Dr. Daphne Raban is the founder and former head of the Information and Knowledge Management Department, under the Faculty of Management at the University of Haifa. Today she is a Senior Lecturer at the Faculty of Management, University of Haifa. She is active in the Center for Internet Research. Her research interest focuses on the value of information including topics such as information markets, economics of information goods, information/knowledge sharing, the interplay between social and economic incentives, and games and simulations. This article highlights her background and her course “Business Simulation Game” in the International MBA and Global Green MBA programs.
Daphne originally comes from the biotechnology field. She studied for her first and second degrees at Iowa State and then at the Technion in Haifa, and then worked as an information specialist at an Israeli paint manufacturing company called Tambour. Afterwards she went on to start her own independent information company in Israel. Eventually she returned to complete a PhD at the University in business administration. With her professional background and later research at the University of Haifa, she and Prof. Rafaeli founded the Information and Knowledge Management department at the University of Haifa’s Faculty of Management.
Dr. Daphne Raban teaches the capstone course “Business Simulation Game”, which all international MBA students take at the end of the MBA program track. The course uses McGraw Hill computer software to simulate a market for bicycles, and students work in small groups to manage bicycle manufacturing companies according to the “story” that plays out in the computer software.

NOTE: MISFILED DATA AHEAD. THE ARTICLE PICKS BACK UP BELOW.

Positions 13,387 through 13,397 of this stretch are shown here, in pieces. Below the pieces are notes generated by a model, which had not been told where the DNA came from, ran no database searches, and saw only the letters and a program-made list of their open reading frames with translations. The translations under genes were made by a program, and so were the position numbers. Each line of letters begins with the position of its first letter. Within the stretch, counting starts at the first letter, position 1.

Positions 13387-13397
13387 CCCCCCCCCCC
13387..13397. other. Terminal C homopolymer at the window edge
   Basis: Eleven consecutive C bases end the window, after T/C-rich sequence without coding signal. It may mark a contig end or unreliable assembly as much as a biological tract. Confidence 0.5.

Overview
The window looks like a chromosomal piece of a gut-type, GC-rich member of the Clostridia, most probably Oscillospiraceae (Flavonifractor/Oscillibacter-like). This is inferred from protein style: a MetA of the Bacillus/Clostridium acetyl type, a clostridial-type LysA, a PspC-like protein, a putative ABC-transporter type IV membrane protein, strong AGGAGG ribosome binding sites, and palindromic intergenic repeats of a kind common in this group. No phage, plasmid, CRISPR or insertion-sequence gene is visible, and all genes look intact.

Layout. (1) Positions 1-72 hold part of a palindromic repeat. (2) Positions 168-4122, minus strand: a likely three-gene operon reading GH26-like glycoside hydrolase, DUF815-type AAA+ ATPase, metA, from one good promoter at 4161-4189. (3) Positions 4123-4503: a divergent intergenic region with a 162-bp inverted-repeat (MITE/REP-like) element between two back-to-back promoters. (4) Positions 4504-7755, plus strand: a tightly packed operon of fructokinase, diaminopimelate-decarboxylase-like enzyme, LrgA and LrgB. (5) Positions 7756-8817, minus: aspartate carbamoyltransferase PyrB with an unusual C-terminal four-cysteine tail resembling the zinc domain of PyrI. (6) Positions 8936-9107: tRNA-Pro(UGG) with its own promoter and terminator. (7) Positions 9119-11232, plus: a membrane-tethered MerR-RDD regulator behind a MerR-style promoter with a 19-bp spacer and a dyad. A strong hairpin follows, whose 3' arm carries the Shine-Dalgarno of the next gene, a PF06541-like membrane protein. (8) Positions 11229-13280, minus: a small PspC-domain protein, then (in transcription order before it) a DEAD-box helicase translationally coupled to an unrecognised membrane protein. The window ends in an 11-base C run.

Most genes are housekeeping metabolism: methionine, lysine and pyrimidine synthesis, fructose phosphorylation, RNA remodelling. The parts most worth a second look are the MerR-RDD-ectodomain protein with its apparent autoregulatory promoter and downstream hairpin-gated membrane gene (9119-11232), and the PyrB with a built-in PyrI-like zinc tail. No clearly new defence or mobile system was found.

The course allows students to integrate the knowledge that they have acquired over the year in the MBA program, including financial, strategic, and marketing skills. It challenges the students to work in teams, with the big picture and utilize broad business strategies, decision-making, planning and flexibility as they would in the real world in a managerial position. At the end of the course the students analyse their efforts and give a final presentation on the positive and negative outcomes of their experience.
Daphne explains that this is an extremely intensive course for the students. It is dynamic and not regulated simply to the class hours and many students get really involved in the experience. She explained that the diverse groups that have the best teamwork often are the most successful, because sharing knowledge and trusting the members in the group are prevailing themes.
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